Birthday Traditions Around the World

Posted on
May 1, 2023
Birthday Traditions Around the World

All around the world, countries and cultures have different ways of celebrating important milestones and life events, such as birthdays. In some countries, birthdays are regular events—marked with just a simple meal among family members—while in others, certain birthdays are more memorable and have specific traditions attached to them.

Birthday Parties in the Philippines

In the Philippines, birthdays are usually grand affairs, especially for children. As they get older, parties may not be as extravagant as the celebration they had in their younger years, but many people still consider birthdays special events.

1st Birthday Party

A child’s first birthday celebration is often a highly anticipated, most awaited celebration for first-time parents. If the child is the first grandchild for either or both sides of the family, the party is sometimes even bigger.

During a child’s first birthday, the parents usually invite their relatives, close friends, co-workers, and other people. Some of these are the child’s godparents, also known as ninong (for men) and ninang (for women). People bring gifts for the child, adults and children play various games, and food is served for all the guests. Some parents choose to have a simple celebration at home or a grander one in a restaurant or event venue.

7th Birthday Party

Like the first birthday, the seventh birthday is another special tradition in the Philippines. Seventh birthdays hold a lot of significance and symbolism. It is a time of new beginnings for toddlers as they are now old enough to understand right from wrong and the consequences of their actions. A child’s seventh birthday also marks their transition from pre-school to primary.

During the child’s seventh birthday, parents invite relatives, friends, and the child’s godparents, just like they do during the child’s first birthday. Some symbols are presented to the child, such as seven gifts, seven prayers, seven wishes, and so on.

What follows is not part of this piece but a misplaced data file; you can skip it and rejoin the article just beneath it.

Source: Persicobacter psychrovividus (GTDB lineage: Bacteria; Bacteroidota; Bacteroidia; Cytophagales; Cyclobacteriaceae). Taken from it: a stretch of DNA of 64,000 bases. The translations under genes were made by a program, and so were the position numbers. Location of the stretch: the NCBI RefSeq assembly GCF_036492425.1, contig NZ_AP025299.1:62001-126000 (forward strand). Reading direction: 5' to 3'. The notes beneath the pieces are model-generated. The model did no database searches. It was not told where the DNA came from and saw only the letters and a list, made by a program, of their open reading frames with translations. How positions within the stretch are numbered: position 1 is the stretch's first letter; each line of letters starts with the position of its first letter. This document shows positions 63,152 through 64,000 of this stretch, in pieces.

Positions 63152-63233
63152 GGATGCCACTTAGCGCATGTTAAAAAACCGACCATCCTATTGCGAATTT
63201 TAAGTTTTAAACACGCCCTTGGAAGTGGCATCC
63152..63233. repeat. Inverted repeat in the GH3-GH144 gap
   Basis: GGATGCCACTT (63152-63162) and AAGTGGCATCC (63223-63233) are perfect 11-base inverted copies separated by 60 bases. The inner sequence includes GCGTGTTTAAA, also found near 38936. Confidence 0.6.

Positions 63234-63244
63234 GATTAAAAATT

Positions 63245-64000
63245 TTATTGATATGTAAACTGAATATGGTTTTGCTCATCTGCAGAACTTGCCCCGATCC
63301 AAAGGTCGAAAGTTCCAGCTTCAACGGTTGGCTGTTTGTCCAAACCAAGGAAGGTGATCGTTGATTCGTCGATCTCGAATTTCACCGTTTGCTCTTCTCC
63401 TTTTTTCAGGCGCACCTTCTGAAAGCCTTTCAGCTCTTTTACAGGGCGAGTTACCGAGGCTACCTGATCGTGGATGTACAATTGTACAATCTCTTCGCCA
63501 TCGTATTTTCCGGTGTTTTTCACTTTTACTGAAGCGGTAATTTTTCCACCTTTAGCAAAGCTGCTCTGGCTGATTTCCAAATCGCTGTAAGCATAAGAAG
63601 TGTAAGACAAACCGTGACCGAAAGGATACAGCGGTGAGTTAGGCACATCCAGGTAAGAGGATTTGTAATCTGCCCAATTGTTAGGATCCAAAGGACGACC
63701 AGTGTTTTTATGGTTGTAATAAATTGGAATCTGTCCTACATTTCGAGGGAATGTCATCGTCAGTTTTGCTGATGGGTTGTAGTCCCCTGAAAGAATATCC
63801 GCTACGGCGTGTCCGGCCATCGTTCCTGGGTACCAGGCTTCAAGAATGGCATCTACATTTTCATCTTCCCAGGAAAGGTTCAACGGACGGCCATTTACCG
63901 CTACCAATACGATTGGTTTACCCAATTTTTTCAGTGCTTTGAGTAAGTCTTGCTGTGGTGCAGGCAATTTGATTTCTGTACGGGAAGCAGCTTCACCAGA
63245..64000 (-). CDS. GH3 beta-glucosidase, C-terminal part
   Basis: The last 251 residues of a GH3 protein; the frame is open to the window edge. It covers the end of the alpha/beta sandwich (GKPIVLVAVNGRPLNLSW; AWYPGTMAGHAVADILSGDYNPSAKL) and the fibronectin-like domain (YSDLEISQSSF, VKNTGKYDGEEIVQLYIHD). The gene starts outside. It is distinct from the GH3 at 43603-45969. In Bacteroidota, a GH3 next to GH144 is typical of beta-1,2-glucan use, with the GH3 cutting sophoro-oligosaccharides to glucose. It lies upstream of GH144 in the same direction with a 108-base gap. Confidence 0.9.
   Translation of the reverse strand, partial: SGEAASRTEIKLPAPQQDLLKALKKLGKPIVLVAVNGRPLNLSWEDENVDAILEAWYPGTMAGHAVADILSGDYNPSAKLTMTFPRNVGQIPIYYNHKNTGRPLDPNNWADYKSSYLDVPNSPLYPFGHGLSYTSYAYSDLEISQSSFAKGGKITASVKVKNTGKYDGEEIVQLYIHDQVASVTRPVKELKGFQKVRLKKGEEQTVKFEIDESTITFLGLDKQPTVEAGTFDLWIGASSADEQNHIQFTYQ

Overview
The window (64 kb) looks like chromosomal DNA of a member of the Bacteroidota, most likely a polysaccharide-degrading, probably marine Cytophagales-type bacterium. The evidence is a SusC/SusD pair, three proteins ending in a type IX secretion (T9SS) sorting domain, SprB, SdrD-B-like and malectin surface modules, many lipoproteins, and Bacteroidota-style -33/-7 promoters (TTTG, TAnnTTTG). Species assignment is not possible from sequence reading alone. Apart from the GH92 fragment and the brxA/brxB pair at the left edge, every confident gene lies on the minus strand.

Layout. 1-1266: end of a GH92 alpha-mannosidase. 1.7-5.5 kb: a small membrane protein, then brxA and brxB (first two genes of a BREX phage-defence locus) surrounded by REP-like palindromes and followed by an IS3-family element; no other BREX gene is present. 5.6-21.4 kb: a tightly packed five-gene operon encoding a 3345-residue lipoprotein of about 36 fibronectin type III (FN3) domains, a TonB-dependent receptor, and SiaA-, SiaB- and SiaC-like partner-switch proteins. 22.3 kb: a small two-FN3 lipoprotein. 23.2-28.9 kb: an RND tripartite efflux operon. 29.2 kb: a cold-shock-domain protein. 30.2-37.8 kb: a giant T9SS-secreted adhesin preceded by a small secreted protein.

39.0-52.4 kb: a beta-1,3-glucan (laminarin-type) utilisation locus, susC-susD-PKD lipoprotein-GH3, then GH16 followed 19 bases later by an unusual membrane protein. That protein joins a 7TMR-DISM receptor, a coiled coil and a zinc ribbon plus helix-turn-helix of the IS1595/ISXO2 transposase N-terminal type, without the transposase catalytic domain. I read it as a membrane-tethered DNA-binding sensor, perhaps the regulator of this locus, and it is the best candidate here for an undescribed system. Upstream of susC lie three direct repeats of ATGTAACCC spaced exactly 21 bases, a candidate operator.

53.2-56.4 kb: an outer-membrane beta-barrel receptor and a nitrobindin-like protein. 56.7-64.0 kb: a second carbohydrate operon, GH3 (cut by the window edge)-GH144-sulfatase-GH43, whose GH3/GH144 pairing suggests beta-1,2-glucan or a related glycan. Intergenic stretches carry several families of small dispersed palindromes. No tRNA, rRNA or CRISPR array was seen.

18th Birthday for Girls / 21st Birthday for Boys

A girl’s 18th birthday and a boy’s 21st birthday are also significant milestones as they mark the transition from adolescence to adulthood.

The 18th birthday of a girl is also called a debut. Parents throw lavish parties to celebrate this once-in-a-lifetime event. A debut is usually held in a grand venue, and all the guests come in formal attire. The debutante also receives symbolic gifts, such as the following:

  • 18 roses (given by selected male friends who will also dance with the debutante)
  • 18 candles (given by female friends who will also say their messages or wishes to the debutante)
  • 18 treasures (gifts from selected family members and friends)
  • Other 18 symbols like 18 toasts, 18 blue bills (P1,000), 18 songs, etc.

While 21 is a significant age for boys, and they also celebrate it, families don’t usually throw lavish parties like they do with girls. Boys will usually celebrate among close friends, cousins, and schoolmates.

Birthday Parties in China

In Asia, China is another country with significant milestones for birthdays, especially the hundredth day of a newborn child.

100 Days Celebration in China

While babies are worth celebrating and definitely have plenty of milestones (first week, first month, first words, etc.), in China, there is no milestone more significant than when they reach their first 100 days. A baby’s first 100 days mark the end of the most vulnerable period for babies and mothers. It celebrates the newborn and signifies the end of confinement.

Traditionally, the 100-day celebration featured symbolic gifts, gold jewelry, and red envelopes containing money (hongbao or angpao) for the infant. Family members would say their wishes for the child. Sometimes, the parents would offer auspicious food and prayer for their ancestors. In some cases, the 100-day celebration is when parents have their baby's hair cut for the first time, and their Chinese name is announced. Parents would distribute red eggs (symbolizing fertility) and pickled ginger to guests.